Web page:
Let’s be honest, taking any vacation with the whole family, like a March Break getaway, can be a daunting experience. It’s not always easy to relax and unwind while also managing kids, expectations and the vacation budget.
Whether you’re hitting the slopes or soaking up the sun, holiday spending can spin out of control in those spontaneous moments which, ‘seem like a good idea at the time.’ Weeks later, reality hits when it’s time for the bills to be paid.
Travelling affordably (and contentedly) with my family of five means seeking out some creative strategies to cut costs without also cutting out the fun.
So whether you’re thinking of flying south for warmer weather, or driving to a nearby destination, here are some tips that can help lower the costs of a family vacation.
Set a budget (and stick to it). No newsflash here: having a budget is the first and most important step to preventing overspending once you hit vacation mode. I like to put a little extra money into a separate savings account every month well in advance of a vacation, to pad the budget and ensure I have the funds to pay off holiday credit card charges right away.
We also work out ahead of time what our “daily cap” on spending will be for food and activities and then plan around those limits. Giving our kids their souvenir money in cash before we leave helps manage the “gimmee-gimmees”, and is good practice for them to work within their own modest budgets.
Talk to a travel agent. From all-inclusive packages to great deals on last minute flights, it can really pay off to book your trip with a travel agency. We got great deals on our hotel, airport shuttle and admission tickets to Disneyland with a travel agent a few years ago. Plus, it saved us hours of time researching our options and helped us bypass taxi lines and the park’s ticket gate upon our arrival.
The extra bonus? Booking with an agent meant we paid for our flights, hotel, admission tickets and transportation ahead of time, avoiding the sticker shock of credit card charges post-holiday. All-inclusive holidays offer the same appeal: finding one within your budget, and paying up front, means you can opt to spend very little money once you’re there.
Look outside the box for flights. Travelling mid-week and off season (October, January and February) is the best way to save on flights, but I’m often amazed at how much you can save just by booking your departure even one week before Spring Break begins. Using frequent flyer programs or co-incentive credit cards are also popular and effective ways to fund a family vacation. We take advantage of one airline’s travel reward card that offers free checked luggage and “companion flights” for as little as $99 return. Looking outside the main airline carriers can also pay off: many smaller, regional airlines and discount carriers have amazing deals to great international locations for a family holiday.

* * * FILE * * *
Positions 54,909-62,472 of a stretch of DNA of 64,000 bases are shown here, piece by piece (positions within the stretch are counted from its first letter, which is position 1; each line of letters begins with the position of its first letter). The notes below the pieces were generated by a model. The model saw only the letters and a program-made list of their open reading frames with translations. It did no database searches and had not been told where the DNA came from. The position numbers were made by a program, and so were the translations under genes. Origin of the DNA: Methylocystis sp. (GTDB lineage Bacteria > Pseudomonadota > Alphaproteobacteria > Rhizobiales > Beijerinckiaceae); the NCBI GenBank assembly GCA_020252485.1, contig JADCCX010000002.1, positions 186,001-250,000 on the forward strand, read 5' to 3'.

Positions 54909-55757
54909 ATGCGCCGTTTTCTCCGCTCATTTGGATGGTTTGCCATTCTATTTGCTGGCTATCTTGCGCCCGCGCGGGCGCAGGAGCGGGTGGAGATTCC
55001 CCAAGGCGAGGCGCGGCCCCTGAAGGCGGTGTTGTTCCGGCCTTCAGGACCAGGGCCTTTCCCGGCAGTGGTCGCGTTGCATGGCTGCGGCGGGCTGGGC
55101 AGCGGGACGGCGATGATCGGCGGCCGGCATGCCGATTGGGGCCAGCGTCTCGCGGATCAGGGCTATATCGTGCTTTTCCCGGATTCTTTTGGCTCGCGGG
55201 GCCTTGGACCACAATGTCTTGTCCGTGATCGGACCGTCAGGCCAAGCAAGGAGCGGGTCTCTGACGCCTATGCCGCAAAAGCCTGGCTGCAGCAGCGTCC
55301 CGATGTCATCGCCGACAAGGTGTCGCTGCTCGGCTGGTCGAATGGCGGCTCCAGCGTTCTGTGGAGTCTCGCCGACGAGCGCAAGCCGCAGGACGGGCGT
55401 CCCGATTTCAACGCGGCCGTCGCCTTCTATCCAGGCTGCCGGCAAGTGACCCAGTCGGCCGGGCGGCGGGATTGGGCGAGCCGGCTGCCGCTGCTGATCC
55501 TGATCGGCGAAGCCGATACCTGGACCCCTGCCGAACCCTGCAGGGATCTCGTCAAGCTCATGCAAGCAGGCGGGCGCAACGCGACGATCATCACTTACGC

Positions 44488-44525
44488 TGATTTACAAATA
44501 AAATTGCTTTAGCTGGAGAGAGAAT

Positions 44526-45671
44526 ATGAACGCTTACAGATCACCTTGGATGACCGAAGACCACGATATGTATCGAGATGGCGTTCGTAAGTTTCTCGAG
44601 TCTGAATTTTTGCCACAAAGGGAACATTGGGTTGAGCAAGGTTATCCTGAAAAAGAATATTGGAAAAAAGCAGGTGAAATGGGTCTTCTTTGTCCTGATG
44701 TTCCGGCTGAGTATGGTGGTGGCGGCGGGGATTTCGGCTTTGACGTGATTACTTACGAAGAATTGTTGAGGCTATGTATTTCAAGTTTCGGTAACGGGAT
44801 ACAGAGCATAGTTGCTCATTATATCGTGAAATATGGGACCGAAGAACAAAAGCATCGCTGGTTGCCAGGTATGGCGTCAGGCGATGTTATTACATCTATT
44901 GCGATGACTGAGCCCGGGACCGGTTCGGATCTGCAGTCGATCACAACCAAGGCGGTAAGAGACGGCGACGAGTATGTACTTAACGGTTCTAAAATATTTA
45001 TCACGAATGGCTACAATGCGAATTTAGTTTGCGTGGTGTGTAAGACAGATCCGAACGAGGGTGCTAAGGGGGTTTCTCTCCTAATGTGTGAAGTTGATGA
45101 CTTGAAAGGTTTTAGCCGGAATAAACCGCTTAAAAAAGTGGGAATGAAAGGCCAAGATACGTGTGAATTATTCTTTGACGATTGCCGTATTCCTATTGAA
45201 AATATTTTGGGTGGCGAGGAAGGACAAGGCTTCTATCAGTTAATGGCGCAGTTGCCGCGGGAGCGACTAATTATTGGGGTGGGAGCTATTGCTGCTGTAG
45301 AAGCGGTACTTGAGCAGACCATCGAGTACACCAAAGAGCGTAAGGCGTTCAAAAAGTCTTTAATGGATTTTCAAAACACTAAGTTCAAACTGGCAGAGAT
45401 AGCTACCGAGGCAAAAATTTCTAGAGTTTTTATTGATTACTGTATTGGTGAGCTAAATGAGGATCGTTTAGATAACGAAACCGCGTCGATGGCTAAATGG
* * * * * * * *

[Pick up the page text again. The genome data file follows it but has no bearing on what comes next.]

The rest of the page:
Choose a hotel with the little extras. Staying in a no-frill motel is an easy way to keep holiday costs low, especially if you’re not spending much time in your room. But even a simple suite with a partial kitchen or mini-fridge means you can make some or all of your meals. Ditto on hotels that include breakfast with your stay.
Complimentary parking and airport shuttles, kids-stay-free programs and discounted and/or complimentary admission tickets on ski lifts, local attractions or even public transit, are all ways you can boost savings with a hotel booking.
You can also look outside of hotels and motels for your accommodation. We stayed in a vacation rental apartment in central Paris a few years ago, offering us way more space for our large family at a remarkable price, as well as a full kitchen, dishwasher and washer/dryer.
We often choose to camp on road trips (even Disneyland has a number of campgrounds nearby and one on site!), but if tenting isn’t to your taste, keep in mind that many campgrounds offer more “upscale” trailers or yurts for rent at budget-friendly prices.
Save on food the DIY way. You know you’re going to have to eat on your holiday, but you can cut down on costs by limiting restaurant and take-out meals. I’ve been known to pack plastic dishes and cutlery and plenty of wet wipes in my checked luggage so I can serve up breakfast in even the simplest of hotel rooms.
Bring your own re-usable water bottles and refill them at public water fountains, and stock up on grocery or convenience store basics upon arrival, so that snacks and lunches are on the cheap.
On road trips, we picnic at rest stops or small-town playgrounds along the way for fun and fresh air. If we do eat out, we love a good old buffet-style restaurant (preferably off-site of any main attraction) that offers something for even the pickiest of eaters.
Cut down on the little extras. Take public transit versus renting a car where possible, pack your own strollers and gear vs. renting on-site, and look up free and low-cost public events happening at your destination while you’re there.
Discuss with your kids ahead of time how much you’re willing to spend, if at all, on special event and activity extras at any main attractions. Be creative about souvenirs and shopping. For our trip to Disneyland, we bought Disney-themed t-shirts at home from our local mall, and surprised the kids with them the morning of our departure – for about one third of the cost of souvenir t-shirts in the park.
At the end of the day, saving on a vacation takes some prep and planning, but making lasting memories without breaking your budget is a happy ending everyone in the family can appreciate.